"A mob came to arrest his teacher, so Simon Peter cut off one of the mobster’s ears to spite his face. This is pre-Van Gogh, so it wasn’t like Peter was trying to make the guy a fashionable, quirky artist. Peter was either Zorro, or meant to kill the guy and missed. Either way, Jesus’ response is unexpected: He touches the man’s ear and heals him (Luke 22:51). Then a naked dude runs off in the wilderness. (And he’s not a frat boy at halftime; he’s just scared.)" That’s the way the story is (sort of) told on Good Friday, but this telling leaves me with unanswered questions. Why did Peter go "Jackie Chan" (as it's often pitched) on the "mobster"? Why did Jesus heal the guy? And what’s the deal with the naked dude?
Our answers are found in the differences in the gospel accounts.
Luke, whose gospel is flavored with a love for the poor and often highlights Jesus’ ability to do miraculous things in intense situations, tells us about the healing of the mobster (Luke 22:51).
John is really good at recounting who did what. He is the only one who tells us that Peter is the guy who made the mobster look like Van Gogh (John 18:10). John’s portrayal of Peter as an overly zealous Christ-follower earlier on in his gospel helps us understand this story. This is typical, type-A, act-before-you-think, Peter behavior. (But don’t forget, in John’s gospel Peter is also the one Jesus calls to lead the church.)
Matthew, whose gospel often focuses on Jesus’ interactions with the upper class, tells us how Jesus puts the mobsters in their place: “Day after day I sat in the temple teaching, and you did not seize me. But all this has taken place so that the Scriptures of the prophets might be fulfilled” (Matt 26:55–56). Jesus basically says, “You sleezsters. You couldn’t pull this off during the day because you know you would have an uprising on your hands. But either way, I’m really in control here. This is God’s will.” Similarly, Jesus says to Peter, “Do you think that I cannot appeal to my Father, and he will at once send me more than twelve legions (battalions) of angels?” (Matt 26:53). I tend to think that Jesus said this because Peter didn’t get it. Jesus was not a regular zealous leader who intended to overthrow the priesthood and eventually Rome—all in an effort to take back Israel for God’s people. Jesus was a different type of king. Peter likely thought, “Man, it’s on. I’m going Kung Fu on you son.” Jesus then responds, “Not a good idea Peter. That’s not really the point. Didn’t we go over this?” (At least that’s how I parse the story based on the Graeco-Roman context.)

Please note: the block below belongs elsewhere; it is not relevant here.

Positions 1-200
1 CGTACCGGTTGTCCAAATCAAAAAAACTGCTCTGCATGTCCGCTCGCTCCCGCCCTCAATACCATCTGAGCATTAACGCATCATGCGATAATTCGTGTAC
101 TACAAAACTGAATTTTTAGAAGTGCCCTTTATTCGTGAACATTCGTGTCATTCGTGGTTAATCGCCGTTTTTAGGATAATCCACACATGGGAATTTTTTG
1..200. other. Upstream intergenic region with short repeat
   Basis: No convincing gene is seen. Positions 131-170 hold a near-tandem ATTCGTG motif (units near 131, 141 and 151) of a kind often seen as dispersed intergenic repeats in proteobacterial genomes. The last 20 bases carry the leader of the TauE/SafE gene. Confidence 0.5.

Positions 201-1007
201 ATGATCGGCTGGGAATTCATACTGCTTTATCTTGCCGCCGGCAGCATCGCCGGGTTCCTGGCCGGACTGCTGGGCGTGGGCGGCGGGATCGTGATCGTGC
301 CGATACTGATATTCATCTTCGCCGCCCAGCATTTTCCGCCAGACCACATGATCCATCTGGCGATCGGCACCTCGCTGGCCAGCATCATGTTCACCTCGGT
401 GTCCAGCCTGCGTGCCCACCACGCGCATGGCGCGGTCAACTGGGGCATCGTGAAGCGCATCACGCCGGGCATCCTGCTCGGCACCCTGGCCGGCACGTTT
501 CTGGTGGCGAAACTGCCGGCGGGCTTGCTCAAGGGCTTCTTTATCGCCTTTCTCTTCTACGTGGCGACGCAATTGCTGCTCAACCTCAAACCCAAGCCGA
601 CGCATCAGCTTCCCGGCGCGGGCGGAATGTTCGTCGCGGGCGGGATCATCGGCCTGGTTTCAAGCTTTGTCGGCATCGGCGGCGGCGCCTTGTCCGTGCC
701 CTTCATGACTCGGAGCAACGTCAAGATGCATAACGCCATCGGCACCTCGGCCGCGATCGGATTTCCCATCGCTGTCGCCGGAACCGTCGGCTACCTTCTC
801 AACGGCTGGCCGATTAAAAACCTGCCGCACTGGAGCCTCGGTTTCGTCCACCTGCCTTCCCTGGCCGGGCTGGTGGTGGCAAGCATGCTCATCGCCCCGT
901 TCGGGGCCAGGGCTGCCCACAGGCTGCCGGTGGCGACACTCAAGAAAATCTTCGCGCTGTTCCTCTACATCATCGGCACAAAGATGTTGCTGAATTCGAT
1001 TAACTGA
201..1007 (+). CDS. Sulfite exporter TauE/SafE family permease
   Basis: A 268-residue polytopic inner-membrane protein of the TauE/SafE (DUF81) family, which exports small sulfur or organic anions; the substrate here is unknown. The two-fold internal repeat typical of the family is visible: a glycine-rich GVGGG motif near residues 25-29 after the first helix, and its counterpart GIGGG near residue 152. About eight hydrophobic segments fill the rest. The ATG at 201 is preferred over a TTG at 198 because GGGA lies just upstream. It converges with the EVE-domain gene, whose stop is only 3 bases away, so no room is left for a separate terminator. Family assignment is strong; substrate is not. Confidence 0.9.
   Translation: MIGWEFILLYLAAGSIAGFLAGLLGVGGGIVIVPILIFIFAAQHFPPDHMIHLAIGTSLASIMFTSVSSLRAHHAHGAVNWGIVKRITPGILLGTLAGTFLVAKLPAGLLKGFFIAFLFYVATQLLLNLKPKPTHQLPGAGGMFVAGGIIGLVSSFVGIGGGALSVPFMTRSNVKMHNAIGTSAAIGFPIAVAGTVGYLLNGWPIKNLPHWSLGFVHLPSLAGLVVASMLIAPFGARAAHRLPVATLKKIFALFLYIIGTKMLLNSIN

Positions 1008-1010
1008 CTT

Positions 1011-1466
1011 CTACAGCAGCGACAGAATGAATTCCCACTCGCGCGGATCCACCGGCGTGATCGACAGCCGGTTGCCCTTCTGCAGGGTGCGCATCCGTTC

Mark has one of the simplest accounts of the story. But he adds the story of the young man who attempted to follow Jesus after the disciples fled. The young man, though, is attacked by the mob and loses his clothes (Mark 14:50–52). Some have suggested that Mark is the young man who fled, since he is the only person who tells this particular part of the story, but that’s just a suggestion (not a fact).
What can we learn from seeing each account separate, and then putting the various parts back together?
Jesus is not a zealous leader: he is here to save people, not kill them.
Jesus saw good in a crazy band of rebels, so he must be able to find good in us.
Jesus died for more than one generation: his death was for everyone, for all time.
Jesus knows how to fight betrayal: he fights with healing and love.
Jesus’ followers may fail him at times, but he won’t give up on them.